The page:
But instead, we agreed to the deal and I proceeded with the close and the acquisition of the property.  After the closing, she signed a lease agreement with a few unique caveats in it, such as:

She would be responsible for any tenant improvements

I bought the property as is, which she was obviously used to and liked.  I put language in the leaseback agreement that stated she would be responsible for any tenant improvements.

If she wanted to gut the bathroom, paint the kitchen cabinets, or replace the windows, it would be on her dime.  I did not want to become responsible for un-necessary aesthetic fixes to the house,  just because now, someone else was paying. 

She was ok with the specifics of the Tenant Improvement clause.

She wanted to be a Tenant at Will

Since she wasn’t sure what her longer-term plans were, or if her health would allow her to maintain the home, she asked if we could sign a lease agreement on a month to month basis.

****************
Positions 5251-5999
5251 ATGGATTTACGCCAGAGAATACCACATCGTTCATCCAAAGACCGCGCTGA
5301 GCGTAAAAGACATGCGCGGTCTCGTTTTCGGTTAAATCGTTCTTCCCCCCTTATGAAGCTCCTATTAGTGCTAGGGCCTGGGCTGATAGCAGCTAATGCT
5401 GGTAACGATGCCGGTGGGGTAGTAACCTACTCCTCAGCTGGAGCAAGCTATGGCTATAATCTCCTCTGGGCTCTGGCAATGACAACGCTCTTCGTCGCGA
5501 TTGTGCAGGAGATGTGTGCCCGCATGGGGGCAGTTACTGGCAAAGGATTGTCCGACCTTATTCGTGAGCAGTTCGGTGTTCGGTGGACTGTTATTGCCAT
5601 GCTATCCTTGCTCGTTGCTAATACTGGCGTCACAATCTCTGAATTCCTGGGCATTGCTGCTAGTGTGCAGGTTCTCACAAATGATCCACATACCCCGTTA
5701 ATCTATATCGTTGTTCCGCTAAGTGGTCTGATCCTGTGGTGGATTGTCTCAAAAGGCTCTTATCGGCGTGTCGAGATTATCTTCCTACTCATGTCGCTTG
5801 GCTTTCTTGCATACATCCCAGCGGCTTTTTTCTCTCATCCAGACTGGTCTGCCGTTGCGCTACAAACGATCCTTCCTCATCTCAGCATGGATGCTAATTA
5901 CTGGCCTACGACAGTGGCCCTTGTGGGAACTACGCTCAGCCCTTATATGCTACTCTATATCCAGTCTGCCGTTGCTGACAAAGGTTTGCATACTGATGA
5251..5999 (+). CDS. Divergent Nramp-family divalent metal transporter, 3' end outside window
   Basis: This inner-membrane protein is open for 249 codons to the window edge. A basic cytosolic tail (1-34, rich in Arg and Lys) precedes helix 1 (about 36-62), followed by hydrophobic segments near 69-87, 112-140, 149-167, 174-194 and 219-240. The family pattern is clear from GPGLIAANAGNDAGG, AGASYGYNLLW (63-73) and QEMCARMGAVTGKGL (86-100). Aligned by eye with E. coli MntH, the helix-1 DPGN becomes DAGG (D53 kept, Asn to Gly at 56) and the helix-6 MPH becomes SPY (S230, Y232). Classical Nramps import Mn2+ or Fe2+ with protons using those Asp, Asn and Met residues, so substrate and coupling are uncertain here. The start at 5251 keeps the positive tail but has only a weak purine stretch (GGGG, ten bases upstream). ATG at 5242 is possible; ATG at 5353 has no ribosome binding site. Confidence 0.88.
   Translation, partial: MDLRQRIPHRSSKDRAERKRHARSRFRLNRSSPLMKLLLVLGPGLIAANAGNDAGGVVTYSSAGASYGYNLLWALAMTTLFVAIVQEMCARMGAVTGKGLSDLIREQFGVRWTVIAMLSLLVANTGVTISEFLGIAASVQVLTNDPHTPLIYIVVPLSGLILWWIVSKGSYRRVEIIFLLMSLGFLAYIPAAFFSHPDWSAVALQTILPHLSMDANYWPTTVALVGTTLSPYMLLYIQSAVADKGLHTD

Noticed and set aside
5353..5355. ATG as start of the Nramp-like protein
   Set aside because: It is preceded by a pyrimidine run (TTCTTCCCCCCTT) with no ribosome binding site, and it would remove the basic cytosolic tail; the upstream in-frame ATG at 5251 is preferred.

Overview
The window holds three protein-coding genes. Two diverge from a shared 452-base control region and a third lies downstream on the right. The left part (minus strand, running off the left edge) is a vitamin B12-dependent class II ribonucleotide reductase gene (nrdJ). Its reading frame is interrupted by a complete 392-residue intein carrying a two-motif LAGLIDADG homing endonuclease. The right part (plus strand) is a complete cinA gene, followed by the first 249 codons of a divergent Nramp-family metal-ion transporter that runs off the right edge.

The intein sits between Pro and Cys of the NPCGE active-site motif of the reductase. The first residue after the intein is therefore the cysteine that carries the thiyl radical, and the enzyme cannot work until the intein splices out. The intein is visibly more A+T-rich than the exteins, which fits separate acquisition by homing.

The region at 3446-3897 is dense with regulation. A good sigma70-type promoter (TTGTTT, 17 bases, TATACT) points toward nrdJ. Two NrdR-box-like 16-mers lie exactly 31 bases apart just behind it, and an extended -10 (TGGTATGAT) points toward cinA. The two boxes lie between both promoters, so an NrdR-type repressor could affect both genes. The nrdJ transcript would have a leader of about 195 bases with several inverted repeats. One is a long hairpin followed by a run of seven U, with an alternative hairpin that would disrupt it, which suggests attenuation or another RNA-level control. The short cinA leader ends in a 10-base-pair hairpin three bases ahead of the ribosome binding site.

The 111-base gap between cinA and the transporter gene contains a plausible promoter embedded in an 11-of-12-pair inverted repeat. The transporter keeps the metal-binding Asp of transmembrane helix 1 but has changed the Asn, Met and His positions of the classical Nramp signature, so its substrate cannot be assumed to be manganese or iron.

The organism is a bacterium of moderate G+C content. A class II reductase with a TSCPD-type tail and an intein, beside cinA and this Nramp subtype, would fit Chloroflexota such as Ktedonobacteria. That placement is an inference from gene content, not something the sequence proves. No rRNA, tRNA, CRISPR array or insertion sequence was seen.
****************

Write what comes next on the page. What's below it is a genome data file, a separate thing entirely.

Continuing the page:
I happily agreed, so we placed a tenant at will clause in the lease agreement which left the lease expiration ‘open-ended’. 

She covered the cost of the landscaping.

I discovered during our ‘kid/ grandchildren conversation’ we had when I was walking through the property, that her grandson owned a landscaping company.

I asked who maintained the grass when she owned it, and she mentioned he did, so I politely requested that she continue using his services, at her expense.  And, since he didn’t charge her for his services, she eagerly agreed.

In Conclusion